We recently had 2 fascinating cases of Neurosyphilis presented at Parkland morning report. The first case depicted a patient with cyclical nausea/vomiting related to tabes dorsalis and autonomic dysfunction. The second patient manifested visual disturbance as her primary complaint. Although considered rare in the modern age, Neurosyphilis is not uncommon at Parkland. In part, this may be due to a steady increase in primary and secondary syphilis over the last decade, especially in men who have sex with men.
Clinical pearls for Neurosyphilis are listed below:
- Neurosyphilis can occur at any time after initial infection.
- Neurosyphilis can be classified into early forms and late forms. Early Neurosyphilis includes meningitis, meningovasculitis and ocular disease (almost any part of the eye is susceptible). Late Neurosyphilis involves general paresis, autonomic dysfunction and tabes dorsalis (locomotor ataxia, episodic abdominal pain/nausea/vomiting, Argyll-Robertson Pupil).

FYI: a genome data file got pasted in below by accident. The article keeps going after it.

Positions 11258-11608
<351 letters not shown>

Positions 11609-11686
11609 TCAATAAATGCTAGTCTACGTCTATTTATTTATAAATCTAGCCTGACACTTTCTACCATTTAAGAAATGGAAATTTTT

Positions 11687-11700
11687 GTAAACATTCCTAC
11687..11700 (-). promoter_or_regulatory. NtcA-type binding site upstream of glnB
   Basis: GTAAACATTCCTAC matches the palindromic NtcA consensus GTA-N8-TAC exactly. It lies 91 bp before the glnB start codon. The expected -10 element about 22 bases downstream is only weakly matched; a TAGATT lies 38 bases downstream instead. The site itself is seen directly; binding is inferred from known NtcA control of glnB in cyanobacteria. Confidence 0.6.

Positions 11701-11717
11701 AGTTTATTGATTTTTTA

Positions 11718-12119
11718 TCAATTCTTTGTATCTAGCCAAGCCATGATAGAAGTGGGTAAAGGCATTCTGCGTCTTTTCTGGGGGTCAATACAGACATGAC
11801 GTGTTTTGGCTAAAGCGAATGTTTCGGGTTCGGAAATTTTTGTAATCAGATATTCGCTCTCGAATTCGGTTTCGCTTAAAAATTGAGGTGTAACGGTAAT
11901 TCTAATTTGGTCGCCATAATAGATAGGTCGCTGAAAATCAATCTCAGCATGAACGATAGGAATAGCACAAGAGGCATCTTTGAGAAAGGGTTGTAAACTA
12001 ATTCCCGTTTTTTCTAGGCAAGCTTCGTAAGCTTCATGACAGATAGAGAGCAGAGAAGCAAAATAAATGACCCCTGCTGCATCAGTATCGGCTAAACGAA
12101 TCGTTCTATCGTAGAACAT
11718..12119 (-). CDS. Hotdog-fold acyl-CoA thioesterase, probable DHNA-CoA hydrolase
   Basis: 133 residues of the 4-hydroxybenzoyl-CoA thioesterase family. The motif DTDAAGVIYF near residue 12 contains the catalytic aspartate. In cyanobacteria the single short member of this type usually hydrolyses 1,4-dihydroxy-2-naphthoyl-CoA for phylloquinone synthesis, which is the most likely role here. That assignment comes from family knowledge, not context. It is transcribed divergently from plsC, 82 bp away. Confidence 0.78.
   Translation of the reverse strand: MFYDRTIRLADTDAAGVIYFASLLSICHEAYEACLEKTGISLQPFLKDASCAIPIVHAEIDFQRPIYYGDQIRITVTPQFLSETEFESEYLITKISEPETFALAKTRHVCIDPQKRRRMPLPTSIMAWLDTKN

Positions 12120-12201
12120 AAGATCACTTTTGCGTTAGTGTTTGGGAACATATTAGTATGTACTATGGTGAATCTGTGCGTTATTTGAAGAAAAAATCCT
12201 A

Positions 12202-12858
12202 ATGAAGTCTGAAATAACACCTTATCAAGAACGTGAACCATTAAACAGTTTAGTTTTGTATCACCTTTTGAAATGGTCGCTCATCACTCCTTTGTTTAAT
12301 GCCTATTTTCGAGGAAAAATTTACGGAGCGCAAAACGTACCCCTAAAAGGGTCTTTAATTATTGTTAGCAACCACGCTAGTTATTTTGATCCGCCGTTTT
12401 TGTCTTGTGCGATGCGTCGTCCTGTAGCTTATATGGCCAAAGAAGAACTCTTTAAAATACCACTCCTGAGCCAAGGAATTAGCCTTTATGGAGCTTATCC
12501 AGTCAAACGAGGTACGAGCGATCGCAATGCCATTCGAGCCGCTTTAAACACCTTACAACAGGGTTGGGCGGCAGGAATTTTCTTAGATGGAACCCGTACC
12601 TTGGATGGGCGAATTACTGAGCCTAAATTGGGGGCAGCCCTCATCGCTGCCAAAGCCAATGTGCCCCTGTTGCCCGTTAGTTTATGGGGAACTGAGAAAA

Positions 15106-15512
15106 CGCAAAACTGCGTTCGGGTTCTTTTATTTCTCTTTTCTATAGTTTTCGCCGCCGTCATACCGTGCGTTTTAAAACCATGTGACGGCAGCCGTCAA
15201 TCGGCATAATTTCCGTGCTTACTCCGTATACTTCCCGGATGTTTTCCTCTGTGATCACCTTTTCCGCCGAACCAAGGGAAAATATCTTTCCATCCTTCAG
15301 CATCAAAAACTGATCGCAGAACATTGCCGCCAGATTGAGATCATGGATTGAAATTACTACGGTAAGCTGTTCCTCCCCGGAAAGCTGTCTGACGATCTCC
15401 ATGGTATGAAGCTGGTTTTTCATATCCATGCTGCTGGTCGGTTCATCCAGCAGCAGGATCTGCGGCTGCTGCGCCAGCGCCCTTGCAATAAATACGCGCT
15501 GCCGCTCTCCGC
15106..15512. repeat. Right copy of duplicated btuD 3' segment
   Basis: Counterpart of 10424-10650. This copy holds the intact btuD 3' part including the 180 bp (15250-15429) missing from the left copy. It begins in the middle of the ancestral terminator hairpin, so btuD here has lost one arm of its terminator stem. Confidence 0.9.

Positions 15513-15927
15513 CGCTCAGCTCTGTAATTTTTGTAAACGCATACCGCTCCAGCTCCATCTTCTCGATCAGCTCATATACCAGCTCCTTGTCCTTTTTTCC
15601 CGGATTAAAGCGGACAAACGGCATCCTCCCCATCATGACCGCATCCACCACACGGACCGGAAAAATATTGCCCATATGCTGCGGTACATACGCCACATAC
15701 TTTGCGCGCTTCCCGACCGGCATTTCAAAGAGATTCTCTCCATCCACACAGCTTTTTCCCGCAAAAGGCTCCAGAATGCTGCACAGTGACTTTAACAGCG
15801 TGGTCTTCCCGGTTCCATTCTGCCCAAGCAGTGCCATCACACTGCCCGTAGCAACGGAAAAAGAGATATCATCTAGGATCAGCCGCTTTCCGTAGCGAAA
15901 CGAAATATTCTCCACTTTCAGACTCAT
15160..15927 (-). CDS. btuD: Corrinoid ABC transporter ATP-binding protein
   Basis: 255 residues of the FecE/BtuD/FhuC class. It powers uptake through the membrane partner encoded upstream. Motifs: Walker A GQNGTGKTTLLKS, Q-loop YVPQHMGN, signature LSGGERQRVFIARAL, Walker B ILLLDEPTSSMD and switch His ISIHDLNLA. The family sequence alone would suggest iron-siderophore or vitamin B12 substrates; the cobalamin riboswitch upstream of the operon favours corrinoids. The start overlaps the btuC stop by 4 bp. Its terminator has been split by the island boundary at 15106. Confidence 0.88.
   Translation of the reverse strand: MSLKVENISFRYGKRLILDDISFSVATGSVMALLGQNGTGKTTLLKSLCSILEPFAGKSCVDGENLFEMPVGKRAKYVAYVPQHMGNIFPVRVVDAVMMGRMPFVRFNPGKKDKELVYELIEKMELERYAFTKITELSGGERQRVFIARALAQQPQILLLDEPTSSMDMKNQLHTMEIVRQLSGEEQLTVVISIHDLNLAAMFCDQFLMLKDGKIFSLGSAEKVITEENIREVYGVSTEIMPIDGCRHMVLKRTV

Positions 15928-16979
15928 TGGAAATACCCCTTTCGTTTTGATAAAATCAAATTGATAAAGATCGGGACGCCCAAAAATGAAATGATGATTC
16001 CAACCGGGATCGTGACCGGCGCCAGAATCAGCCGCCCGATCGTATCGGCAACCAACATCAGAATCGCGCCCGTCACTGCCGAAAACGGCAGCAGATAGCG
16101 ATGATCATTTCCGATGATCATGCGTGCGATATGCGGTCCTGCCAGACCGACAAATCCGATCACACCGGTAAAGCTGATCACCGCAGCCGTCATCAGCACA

- While a reactive CSF-VDRL establishes the diagnosis of neurosyphilis, a nonreactive test does not exclude the diagnosis. A CSF lymphocyte count >5 cells/microL or a protein concentration >45 mg/dL is consistent with the diagnosis of neurosyphilis, as well.
- First line treatment includes IV penicillin G for 10 to 14 days